Looking at examples from microbial biostimulants, the differences in metabolomic fingerprints allowed identifying the improved tolerance to drought exerted by arbuscular mycorrhiza (AMF) in wheat (Bernardo et al., 2019). Notably, this study reported a clear AMF x cultivar interaction. Although the benefits of arbuscular colonization under water limiting conditions were more evident in bread wheat, sugars and lipids resulted to be positively modulated by AMF colonization. Interestingly, the modulation of metabolites related to oxidative stress and a fine tuning of phytohormones crosstalk were also evidenced, with the stimulation of brassinosteroids biosynthesis in root being particularly evident. In another work, we added further clues on the complex response of crops to root colonization, by investigating the different wheat root exudation patterns imposed by arbuscular mycorrhiza and Trichoderma atroviride (Lucini et al., 2019). This study evidenced that most of the differences could be ascribed to phenolic compounds and lipids, phytosiderophores and chelating acids, amino acids derivatives and hormones. Irrespective from the specific response, metabolomics pointed out that the interaction between beneficial fungi and wheat roots produced a complex response in terms of root exudation, the most being totally unexplored and possibly involving a further cascade of processes.

As it can be noted from these few examples, a wide diversity of mechanisms is underlying the mode of action of plant biostimulants, with the tuning of phytohormone crosstalk network being a common (in)direct pivotal process. To efficiently unravel these processes, it might be worthy to combine metabolomics with other assays, like physiological measurements (gas exchange, chlorophyll fluorescence etc.), enzyme activity and markers of oxidative stress like malondialdehyde (a lipid peroxidation marker). However, very promising outcomes are being produced when metabolomics is combined with phenomics. Indeed, the novel high-throughput plant phenotyping approaches can be used either to preliminary screen or to complement metabolomics output, thus corroborating the postulations produced from differential metabolites. As an example, a recent work on tomato treated with a vegetal-derived protein hydrolysate combined phenotyping and metabolomics confirmed drought mitigation effects, identifying that treated plants exhibited an improved tolerance to reactive oxygen species imbalance likely resulted from a coordinated action of radical scavengers, signaling compounds (salicylic acid and hydroxycinnamic amides), as well as reduced biosynthesis of tetrapyrrole coproporphyrins (Paul et al., 2019a). The same approach (high-throughput plant phenotyping combined with metabolomics) was successfully used to screen several vegetal-derived protein hydrolysates for biostimulant activity in tomato (Paul et al., 2019b)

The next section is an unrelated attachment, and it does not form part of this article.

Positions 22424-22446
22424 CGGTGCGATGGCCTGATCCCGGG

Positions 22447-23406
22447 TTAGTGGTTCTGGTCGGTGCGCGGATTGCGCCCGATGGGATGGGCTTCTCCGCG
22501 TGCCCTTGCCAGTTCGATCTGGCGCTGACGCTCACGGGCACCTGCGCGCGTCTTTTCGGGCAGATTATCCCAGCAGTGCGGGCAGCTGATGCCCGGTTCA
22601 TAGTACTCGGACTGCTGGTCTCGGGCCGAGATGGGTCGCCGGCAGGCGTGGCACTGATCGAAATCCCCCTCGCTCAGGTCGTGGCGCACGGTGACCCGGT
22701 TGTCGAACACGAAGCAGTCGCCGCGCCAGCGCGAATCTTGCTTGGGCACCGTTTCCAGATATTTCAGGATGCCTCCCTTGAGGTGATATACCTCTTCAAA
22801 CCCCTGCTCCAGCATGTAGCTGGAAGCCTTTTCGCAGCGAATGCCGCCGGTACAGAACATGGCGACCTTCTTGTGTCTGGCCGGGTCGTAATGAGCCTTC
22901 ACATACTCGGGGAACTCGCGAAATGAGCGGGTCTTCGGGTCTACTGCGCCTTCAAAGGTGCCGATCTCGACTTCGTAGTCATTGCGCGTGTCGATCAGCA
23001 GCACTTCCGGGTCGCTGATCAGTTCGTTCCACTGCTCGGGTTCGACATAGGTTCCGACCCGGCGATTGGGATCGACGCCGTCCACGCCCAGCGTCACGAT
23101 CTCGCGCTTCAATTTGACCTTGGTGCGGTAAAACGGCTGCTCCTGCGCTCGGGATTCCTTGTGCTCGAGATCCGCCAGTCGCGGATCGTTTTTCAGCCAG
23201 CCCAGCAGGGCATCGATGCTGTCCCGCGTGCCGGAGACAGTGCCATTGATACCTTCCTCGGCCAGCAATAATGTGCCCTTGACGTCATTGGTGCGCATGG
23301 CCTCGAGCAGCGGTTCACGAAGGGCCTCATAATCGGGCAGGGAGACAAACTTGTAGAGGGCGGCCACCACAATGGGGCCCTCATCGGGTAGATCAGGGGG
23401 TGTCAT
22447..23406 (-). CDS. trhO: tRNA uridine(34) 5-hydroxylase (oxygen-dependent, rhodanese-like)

Concluding, although metabolomics is the “newborn” among other omics, its potential to unravel the biochemical processes involved in plant response to different stimuli is clearly emerging. In the field of plant biostimulants, this option might represent a valuable tool to depict the complex mechanisms related to the definition of their mode(s) of action.

For more information, you are invited to request access to the following Research Articles:

Bernardo L., Carletti P., Badeck F.W., Rizza F., Morcia C., Ghizzoni R., Rouphael Y., Colla G., Terzi V., Lucini L. (2019). Metabolomic responses triggered by arbuscular mycorrhiza enhance tolerance to water stress in wheat cultivars. Plant Physiology and Biochemistry, 137, 203-212. https://doi.org/10.1016/j.plaphy.2019.02.007

Lucini L., Rouphael Y., Cardarelli M., Canaguier R., Kumar P., Colla G. (2015). The effect of a plant-derived biostimulant on metabolic profiling and crop performance of lettuce grown under saline conditions. Scientia Horticulturae, 182, 124-133. https://doi.org/10.1016/j.scienta.2014.11.022

Lucini L., Rouphael Y., Cardarelli M., Bonini P., Baffi C., Colla G. (2018). A vegetal biopolymer-based biostimulant promoted root growth in melon while triggering brassinosteroids and stress-related compounds. Frontiers in Plant Science, 9:472. https://doi.org/10.3389/fpls.2018.00472

Lucini L., Colla G., Miras Moreno M.B., Bernardo L., Cardarelli M., Terzi V., Bonini P., Rouphael Y. (2019). Inoculation of Rhizoglomus irregulare or Trichoderma atroviride differentially modulates metabolite profiling of wheat root exudates. Phytochemistry, 157, 158-167. https://doi: 10.1016/j.phytochem.2018.10.033

Paul K., Sorrentino M., Lucini L., Rouphael Y., Cardarelli M., Bonini P., Miras Moreno M.B., Reynaud H., Canaguier R., Trtílek M., Panzarová K., Colla G. (2019a). A combined phenotypic and metabolomic approach for elucidating the biostimulant action of a plant-derived protein hydrolysate on tomato grown under limited water availability. Frontiers in Plant Science 10:493. doi: 10.3389/fpls.2019.00493

Paul K., Sorrentino M., Lucini L., Rouphael Y., Cardarelli M., Bonini P., Reynaud H., Canaguier R., Trtílek M., Panzarová K., Colla G. (2019b). Understanding the biostimulant action of vegetal-derived protein hydrolysates by high-throughput plant phenotyping and metabolomics: a case study on tomato. Frontiers in Plant Science. 10:47. doi: 10.3389/fpls.2019.00047